Baker’s Dozen Rules for Every Writer to Live By: Part Three
By Joanne Lewis
#3 Celebrate Your Successes, Face Your Failures
Learn as much from your successes as you do from your failures
I wrote my first novel when I was 24 years old and while a prosecutor working sex crimes and child abuse. I didn’t have an agent. A small press that has since gone out of business published the novel. While I did not sell many books, I was invited to speak on panels and did book signings. I got an agent. I was on my way. I was going to be a writing success story.
Then my agent unexpectedly passed away. Opportunities continued to arise, at least for a short time. Another small press wanted to publish a book of mine, however the novel was never released.
At this time, I’m 29 years old and feeling like my writing career would never go anywhere. I was a writing failure story.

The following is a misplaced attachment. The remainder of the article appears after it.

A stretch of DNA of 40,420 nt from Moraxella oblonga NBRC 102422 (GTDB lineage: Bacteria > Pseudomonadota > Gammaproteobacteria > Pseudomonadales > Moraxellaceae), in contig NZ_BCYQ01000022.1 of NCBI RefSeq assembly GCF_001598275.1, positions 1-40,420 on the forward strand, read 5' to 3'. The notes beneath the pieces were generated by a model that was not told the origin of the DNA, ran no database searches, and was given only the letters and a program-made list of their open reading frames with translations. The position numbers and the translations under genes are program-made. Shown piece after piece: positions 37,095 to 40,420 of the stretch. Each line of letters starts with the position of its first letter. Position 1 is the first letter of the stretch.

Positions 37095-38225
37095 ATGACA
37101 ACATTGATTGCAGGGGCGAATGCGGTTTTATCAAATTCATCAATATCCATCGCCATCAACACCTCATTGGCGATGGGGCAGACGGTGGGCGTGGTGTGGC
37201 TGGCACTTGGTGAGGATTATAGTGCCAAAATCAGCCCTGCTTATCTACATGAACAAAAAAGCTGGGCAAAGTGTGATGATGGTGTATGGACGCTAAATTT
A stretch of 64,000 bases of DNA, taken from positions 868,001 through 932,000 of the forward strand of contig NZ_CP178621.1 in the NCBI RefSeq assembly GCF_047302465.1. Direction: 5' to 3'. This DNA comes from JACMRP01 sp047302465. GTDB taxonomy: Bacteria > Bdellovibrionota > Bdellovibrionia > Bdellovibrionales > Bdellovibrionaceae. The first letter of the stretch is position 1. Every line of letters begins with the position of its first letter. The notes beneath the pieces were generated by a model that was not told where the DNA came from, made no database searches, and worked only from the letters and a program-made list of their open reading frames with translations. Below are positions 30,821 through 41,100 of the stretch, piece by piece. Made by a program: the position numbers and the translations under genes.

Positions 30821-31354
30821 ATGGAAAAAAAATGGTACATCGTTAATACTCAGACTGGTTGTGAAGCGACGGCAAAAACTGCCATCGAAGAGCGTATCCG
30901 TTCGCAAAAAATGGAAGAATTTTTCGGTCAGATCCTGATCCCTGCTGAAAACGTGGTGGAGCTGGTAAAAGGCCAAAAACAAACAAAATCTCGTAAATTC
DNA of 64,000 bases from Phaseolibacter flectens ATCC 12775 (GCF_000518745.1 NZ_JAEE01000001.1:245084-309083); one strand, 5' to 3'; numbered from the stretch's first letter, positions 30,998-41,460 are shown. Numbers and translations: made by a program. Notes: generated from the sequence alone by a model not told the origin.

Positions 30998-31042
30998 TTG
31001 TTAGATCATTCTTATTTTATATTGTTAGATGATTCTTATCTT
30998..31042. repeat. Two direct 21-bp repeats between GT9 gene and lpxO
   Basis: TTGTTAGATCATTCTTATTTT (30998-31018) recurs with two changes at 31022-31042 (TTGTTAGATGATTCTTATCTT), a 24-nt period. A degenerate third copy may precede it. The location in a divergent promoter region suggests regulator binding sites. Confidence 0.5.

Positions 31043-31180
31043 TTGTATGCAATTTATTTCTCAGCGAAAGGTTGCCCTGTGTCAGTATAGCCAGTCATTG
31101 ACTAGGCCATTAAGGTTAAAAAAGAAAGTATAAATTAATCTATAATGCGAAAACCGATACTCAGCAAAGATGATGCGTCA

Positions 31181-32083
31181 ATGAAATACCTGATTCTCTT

I didn’t write throughout my thirties. Not writing gnawed at my brain but I was productive in other ways. I left the State Attorney’s Office and opened my own practice. I fell in love. But still, I didn’t write. I knew, however, that I would write in my forties.
Four days shy of my 41st birthday, I experienced a life-changing event. I was diagnosed with ovarian cancer. After a radical hysterectomy and six months of chemotherapy, I emerged cancer free and ready to write. I was determined to be published again.
Nine years later with five published books and over 25,000 copies sold in 2013, I have learned as much from my successes as I have from my failures. Without both, I wouldn’t be the writer—no, I wouldn’t be the person—I am today.